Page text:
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The TTPB resource-allocation problem, a summary of what I saw.


arabellajones
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It's fair enough that TPV development teams have to pick and choose what they work on, just as Linden Lab has to. Most of us will know of the Dark Mode setting for smartphone and tablets, which is useful in particular circumstances, and in other times isn't. What can be a little confusing are the overlapping Preferences of the Skin and the Color Scheme. It's the combination which can get the look of the viewer into that Dark Mode territory.

First, a little history. There has been a BlueLight Skin for a long time, originally meant for for the Linden Lab viewer. It was picked up and used by Firestorm. As far as I can tell, the Skin sets up the labels used by the Color Scheme but includes a lot of other details. As things worked out, breaking away from Dark Mode came to depend on BlueLight, with one exception. You have to go back to the general Viewer 1 look and use Henri Beaumont's Cool VL Viewer which does have a Silver colour option. It's a viewer worth having as a sanity check. If you can see the scenery you have made with that, it's a good check.

Going briefly off to one side, there's a lot of detail on this page about setting an LCD monitor. http://www.lagom.nl/lcd-test/ If your monitor isn't set right, you're not going to be able to see all the colors. As a practical matter, your textures can't use the full 8-bit brightness age, you need room for the ALM-generated highlights and shadows.

It's now become apparent that the creator of the BlueLight Skin has vanished. It may be in its last days of use. Which means the Silver Color Schemes will vanish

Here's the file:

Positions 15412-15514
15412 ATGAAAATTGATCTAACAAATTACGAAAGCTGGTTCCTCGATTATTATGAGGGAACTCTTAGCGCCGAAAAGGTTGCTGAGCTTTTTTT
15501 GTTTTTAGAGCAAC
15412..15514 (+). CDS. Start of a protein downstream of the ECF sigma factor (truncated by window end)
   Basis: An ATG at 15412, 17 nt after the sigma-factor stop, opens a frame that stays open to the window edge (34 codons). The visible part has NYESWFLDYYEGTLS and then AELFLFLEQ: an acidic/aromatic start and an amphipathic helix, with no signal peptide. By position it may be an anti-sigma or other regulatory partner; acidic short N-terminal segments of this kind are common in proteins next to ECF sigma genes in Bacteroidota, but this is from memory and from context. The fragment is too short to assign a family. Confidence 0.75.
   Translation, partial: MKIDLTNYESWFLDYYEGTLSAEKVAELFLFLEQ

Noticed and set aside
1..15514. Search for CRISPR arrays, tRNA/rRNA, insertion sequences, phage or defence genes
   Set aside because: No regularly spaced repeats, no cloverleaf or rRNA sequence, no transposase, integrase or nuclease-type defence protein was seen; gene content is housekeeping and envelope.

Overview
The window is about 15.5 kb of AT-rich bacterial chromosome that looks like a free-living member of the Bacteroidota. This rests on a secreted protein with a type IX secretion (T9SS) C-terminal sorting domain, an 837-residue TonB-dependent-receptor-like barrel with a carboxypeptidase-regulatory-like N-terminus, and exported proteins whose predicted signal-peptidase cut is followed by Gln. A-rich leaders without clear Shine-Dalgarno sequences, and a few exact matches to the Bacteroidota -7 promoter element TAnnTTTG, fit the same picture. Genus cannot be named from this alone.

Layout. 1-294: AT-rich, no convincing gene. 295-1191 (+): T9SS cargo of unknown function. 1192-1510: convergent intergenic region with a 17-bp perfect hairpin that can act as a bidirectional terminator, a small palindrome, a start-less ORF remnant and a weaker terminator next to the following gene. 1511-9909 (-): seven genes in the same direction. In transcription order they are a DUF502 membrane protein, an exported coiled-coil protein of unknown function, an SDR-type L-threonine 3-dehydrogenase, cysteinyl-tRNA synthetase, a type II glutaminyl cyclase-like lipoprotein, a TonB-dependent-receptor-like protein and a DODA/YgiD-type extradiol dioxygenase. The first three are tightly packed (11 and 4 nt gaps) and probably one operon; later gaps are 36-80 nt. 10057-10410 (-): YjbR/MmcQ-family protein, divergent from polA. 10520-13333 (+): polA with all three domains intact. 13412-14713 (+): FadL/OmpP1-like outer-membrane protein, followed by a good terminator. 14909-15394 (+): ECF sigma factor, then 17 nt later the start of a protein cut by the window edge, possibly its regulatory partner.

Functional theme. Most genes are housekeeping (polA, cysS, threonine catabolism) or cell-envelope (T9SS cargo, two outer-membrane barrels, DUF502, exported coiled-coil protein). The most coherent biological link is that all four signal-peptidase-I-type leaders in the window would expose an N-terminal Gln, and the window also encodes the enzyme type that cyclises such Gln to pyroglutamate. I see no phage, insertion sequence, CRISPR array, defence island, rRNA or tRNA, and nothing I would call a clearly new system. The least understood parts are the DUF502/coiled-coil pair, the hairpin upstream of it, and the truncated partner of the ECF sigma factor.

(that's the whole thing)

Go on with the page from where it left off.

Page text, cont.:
I know I shall struggle.There are reasons why a generally dark screen is not good for seeing things, such as the inevitable dilated pupils. It's already been suggested I "make your own!", so the team elects to support ten de facto Dark Mode Color Schemes and deny a useful choice to their users.

I shall stop here, Or I shall say something very rude about some people.

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Skins are a tremendous amount of work to maintain and basically need love every time there is a viewer change.

Without a dedicated maintainer it's a huge burden, which is why Catznip dropped skin support years ago, even though it was Kitty who wrote the code to make it possible at all.

There just aren't enough TPV developers and support staff and many of us that are still active are all ready putting in more than a full time jobs worth (on top of full time jobs).

 

No one is getting paid. No one makes any money doing this. There is no reward for someone using our work. This is something we elect to do, for fun .. even though it's often not.

 

Seriously. There's a tiny handful of people making all this possible, we've been doing it over a decade at this point, and burnout is a real problem.

I hate to be the one to say it, but if it's really that important to you, you're going to have to step up and make it happen. I'm genuinely sorry, but those of us left working on these projects can't help. We need help. Please help.

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Everything Coffee said. All the things... Especially the "Please help."